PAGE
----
Assesment Of The Nexus Of Energy, Climate Change, Urbanization And Industrialization For Africa’s Transformation
Khimulu, Rehema Maria
MetadataShow full item record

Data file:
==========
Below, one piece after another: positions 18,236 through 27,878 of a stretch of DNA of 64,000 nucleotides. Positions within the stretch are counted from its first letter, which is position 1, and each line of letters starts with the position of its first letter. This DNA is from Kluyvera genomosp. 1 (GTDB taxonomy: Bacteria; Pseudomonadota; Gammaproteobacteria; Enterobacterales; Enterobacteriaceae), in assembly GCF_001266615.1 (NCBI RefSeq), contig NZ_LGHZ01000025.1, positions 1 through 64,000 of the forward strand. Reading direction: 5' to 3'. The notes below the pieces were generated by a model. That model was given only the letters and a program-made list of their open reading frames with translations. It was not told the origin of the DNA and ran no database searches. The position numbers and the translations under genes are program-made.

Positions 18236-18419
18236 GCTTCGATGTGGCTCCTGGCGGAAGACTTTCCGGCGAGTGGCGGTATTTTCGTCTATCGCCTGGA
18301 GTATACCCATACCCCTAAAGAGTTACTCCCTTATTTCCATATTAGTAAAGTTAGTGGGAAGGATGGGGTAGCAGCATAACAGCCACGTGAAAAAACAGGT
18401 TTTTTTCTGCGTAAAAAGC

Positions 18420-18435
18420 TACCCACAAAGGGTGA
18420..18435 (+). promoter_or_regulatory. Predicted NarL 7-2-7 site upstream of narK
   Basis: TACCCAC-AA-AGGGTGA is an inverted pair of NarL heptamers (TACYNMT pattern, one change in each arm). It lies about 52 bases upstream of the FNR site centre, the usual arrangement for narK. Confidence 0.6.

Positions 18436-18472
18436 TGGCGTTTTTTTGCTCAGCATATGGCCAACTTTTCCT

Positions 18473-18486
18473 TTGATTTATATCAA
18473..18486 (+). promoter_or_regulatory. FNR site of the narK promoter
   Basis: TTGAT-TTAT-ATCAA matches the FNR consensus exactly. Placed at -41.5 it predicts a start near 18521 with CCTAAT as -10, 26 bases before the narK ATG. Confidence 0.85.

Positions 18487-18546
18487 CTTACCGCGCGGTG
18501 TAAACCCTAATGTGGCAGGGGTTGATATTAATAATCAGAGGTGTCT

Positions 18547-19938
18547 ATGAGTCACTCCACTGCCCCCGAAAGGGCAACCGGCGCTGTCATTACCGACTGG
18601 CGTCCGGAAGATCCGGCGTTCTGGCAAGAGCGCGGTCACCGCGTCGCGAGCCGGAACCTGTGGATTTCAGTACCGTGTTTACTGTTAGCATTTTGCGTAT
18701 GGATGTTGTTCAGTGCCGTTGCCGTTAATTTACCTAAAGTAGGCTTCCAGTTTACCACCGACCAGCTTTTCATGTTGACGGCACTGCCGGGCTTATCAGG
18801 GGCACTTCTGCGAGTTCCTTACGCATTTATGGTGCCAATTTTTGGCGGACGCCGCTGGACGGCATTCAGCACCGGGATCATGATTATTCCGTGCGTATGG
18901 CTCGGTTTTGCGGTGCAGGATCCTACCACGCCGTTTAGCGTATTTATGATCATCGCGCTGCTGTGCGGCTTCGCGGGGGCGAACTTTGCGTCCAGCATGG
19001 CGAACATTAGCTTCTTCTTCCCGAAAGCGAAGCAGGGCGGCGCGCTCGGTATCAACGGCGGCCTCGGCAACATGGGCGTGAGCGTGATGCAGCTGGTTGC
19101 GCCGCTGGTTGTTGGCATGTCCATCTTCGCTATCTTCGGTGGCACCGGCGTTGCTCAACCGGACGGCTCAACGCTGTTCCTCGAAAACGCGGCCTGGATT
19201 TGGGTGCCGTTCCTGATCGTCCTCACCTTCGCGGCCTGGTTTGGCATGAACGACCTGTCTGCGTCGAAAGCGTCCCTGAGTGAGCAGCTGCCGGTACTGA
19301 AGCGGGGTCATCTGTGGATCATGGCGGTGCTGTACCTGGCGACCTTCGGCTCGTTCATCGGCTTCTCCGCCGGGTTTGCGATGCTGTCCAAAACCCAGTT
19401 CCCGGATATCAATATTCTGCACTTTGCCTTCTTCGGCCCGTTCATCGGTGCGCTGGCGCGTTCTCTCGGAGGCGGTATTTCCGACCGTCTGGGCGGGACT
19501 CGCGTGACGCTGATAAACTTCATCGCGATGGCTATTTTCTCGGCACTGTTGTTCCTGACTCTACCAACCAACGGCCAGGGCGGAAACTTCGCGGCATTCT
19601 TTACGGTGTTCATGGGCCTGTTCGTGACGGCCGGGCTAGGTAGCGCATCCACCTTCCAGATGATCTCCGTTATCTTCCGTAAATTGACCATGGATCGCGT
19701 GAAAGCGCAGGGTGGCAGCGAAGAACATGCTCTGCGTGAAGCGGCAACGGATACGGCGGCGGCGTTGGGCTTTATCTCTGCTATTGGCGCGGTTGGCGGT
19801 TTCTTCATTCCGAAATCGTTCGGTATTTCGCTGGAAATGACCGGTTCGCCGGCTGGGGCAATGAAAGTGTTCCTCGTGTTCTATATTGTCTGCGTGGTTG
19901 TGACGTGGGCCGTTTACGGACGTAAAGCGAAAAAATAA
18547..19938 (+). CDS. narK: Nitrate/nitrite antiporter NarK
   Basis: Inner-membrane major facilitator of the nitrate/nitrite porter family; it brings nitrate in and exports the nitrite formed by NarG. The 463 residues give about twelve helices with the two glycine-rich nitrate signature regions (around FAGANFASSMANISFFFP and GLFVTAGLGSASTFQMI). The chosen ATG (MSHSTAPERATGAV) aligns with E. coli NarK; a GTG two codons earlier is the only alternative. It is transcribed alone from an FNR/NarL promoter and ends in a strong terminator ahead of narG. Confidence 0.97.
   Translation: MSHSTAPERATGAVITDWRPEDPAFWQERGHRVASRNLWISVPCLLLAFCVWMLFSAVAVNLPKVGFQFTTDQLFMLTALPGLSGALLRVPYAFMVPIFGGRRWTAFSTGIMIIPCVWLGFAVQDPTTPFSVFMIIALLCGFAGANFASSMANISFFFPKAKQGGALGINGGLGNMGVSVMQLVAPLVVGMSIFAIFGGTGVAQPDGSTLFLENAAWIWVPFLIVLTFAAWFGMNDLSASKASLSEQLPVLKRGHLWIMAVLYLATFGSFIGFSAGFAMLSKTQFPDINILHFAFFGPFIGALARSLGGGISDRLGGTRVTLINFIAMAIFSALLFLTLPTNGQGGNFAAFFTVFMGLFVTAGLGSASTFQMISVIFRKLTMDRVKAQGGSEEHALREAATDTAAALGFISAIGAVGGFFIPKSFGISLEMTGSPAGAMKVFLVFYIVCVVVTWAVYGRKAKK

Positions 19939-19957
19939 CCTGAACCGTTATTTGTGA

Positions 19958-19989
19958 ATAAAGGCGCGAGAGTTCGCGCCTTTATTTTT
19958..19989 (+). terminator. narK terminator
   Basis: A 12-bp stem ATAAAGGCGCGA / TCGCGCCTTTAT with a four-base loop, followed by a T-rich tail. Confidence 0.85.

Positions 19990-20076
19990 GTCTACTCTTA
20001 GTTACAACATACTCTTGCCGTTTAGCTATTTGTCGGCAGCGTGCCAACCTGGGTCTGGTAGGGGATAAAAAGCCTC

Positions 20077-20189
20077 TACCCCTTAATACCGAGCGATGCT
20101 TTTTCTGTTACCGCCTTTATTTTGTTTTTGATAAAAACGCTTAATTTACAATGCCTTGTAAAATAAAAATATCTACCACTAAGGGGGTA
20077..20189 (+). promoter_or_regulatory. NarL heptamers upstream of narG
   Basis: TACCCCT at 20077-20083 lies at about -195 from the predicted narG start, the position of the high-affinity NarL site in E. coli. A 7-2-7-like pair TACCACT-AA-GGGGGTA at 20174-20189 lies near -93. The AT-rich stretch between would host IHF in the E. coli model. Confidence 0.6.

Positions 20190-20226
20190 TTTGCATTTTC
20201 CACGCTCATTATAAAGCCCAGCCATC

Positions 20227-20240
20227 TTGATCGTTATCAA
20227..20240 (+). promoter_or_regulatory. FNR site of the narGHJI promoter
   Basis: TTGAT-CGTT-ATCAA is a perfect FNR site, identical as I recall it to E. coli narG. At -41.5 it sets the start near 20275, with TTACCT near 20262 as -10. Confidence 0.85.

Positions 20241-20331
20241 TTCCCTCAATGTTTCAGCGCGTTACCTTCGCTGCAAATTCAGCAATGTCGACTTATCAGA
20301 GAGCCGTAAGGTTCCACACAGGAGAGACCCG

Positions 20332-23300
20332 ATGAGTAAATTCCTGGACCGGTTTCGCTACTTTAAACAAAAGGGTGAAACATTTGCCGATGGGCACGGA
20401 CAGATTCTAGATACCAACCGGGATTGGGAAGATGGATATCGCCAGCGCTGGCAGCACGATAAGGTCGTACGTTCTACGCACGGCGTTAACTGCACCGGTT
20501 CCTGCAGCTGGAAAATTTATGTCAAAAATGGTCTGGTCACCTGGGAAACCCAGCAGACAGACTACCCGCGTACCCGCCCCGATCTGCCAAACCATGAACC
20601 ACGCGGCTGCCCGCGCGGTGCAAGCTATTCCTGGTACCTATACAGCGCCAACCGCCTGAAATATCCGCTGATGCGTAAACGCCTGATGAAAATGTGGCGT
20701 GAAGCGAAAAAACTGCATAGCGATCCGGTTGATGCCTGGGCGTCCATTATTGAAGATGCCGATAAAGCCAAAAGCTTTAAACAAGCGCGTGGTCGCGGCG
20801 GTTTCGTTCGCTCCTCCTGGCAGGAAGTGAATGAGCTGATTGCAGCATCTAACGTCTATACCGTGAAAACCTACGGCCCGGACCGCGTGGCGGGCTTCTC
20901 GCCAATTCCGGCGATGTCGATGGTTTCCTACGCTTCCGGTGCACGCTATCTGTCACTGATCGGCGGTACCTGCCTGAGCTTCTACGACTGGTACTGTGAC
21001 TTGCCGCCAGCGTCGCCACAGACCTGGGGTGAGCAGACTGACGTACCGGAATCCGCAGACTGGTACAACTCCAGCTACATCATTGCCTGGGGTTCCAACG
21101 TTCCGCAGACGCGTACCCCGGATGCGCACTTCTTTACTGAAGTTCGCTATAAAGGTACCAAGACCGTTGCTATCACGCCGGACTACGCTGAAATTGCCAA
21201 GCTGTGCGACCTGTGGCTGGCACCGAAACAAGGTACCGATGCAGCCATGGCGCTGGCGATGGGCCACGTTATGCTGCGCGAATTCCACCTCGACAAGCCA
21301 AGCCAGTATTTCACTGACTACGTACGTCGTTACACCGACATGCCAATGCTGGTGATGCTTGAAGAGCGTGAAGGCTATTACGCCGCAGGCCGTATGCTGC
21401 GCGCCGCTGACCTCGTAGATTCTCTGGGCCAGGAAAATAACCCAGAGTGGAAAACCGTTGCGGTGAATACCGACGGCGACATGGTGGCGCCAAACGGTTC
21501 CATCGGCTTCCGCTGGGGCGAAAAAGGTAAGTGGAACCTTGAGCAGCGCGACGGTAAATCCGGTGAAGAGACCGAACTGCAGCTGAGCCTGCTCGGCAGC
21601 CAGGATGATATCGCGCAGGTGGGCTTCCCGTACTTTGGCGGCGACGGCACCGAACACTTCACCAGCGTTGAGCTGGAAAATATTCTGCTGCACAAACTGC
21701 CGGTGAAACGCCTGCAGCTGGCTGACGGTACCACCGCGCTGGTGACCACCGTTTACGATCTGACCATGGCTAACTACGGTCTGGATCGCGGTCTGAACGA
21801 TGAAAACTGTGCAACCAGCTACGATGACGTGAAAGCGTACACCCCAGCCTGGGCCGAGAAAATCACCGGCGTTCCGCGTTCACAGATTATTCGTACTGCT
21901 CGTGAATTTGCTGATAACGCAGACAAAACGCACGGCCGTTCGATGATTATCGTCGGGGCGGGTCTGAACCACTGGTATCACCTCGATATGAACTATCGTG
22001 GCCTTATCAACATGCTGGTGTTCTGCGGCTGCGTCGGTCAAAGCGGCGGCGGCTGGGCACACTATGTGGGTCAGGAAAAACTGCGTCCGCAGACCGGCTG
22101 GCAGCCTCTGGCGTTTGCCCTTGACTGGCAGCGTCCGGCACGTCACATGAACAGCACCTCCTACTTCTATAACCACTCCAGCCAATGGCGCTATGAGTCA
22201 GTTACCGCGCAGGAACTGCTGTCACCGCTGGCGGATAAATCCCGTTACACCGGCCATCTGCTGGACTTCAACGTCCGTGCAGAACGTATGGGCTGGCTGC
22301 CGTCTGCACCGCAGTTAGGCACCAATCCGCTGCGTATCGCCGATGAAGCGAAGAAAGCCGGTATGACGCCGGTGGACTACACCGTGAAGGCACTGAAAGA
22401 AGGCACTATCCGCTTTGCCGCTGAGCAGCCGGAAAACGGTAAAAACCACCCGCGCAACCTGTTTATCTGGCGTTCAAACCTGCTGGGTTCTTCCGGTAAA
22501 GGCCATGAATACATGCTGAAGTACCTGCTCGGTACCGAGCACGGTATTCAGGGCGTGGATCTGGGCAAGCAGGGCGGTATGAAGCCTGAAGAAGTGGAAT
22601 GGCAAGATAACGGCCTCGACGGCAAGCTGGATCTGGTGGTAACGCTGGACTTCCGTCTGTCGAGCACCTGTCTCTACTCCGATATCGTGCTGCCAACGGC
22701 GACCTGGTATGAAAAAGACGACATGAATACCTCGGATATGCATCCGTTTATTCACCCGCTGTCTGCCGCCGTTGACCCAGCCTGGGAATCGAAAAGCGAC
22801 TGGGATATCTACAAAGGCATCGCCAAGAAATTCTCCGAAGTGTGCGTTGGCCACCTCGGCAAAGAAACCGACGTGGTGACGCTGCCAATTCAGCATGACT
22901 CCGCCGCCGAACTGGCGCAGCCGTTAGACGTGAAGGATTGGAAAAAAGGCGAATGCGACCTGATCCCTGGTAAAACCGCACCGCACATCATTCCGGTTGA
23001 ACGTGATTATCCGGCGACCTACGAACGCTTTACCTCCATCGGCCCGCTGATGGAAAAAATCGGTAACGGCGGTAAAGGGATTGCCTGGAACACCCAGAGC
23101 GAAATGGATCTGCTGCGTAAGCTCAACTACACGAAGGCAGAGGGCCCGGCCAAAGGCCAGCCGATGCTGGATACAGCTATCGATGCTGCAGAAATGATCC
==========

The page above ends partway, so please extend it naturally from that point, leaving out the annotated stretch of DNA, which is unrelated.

Humanity is urbanizing rapidly in Africa, and the demand for energy remains highest amongst other basic goods and services. Scenarios suggest that guarantees for energy poverty alleviation and availability will take longer. The ability to withstand the effects of Climate Change is, evidently, lacking. Many urban dwellers get immensely affected whenever there is an increase in fuel costs and majority of them still rely on kerosene and/or biomass for cooking. Industrialization is influencing R-U migration and the rising costs of industrialization is pushing countries to opt for imports as an alternative due to the high costs of inputs, especially energy. This contributes to the slowing down of Africa’s structural transformation. For this to be ameliorated, I undertake an analysis of (i) the status of energy (ii) structural transformation and the underlying nexus and (iii) Climate Change measures. While there is an increasing amount of research dealing with specific aspects of energy, climate change, urbanization and industrialization, new approaches that merge different knowledge have great potential in finding optimal pathways that could minimize the negative impacts as well as maximize the positive outcomes of the process of Africa’s transformation. The research presented in this thesis identifies policy interventions that foster less carbonintense energy systems, urbanization and industrialization and promote social equity simultaneously. It makes comparisons between four African countries. Particularly, two mechanisms are analysed to achieve these outcomes. The first one considers climate change adaptation and mitigation strategies. The second one looks at institutional and governance structures. A qualitative analysis including textual analysis is conducted to respond to the research questions. Specific policy suggestions on how to maximize positive intervention outcomes are proposed and further discussed.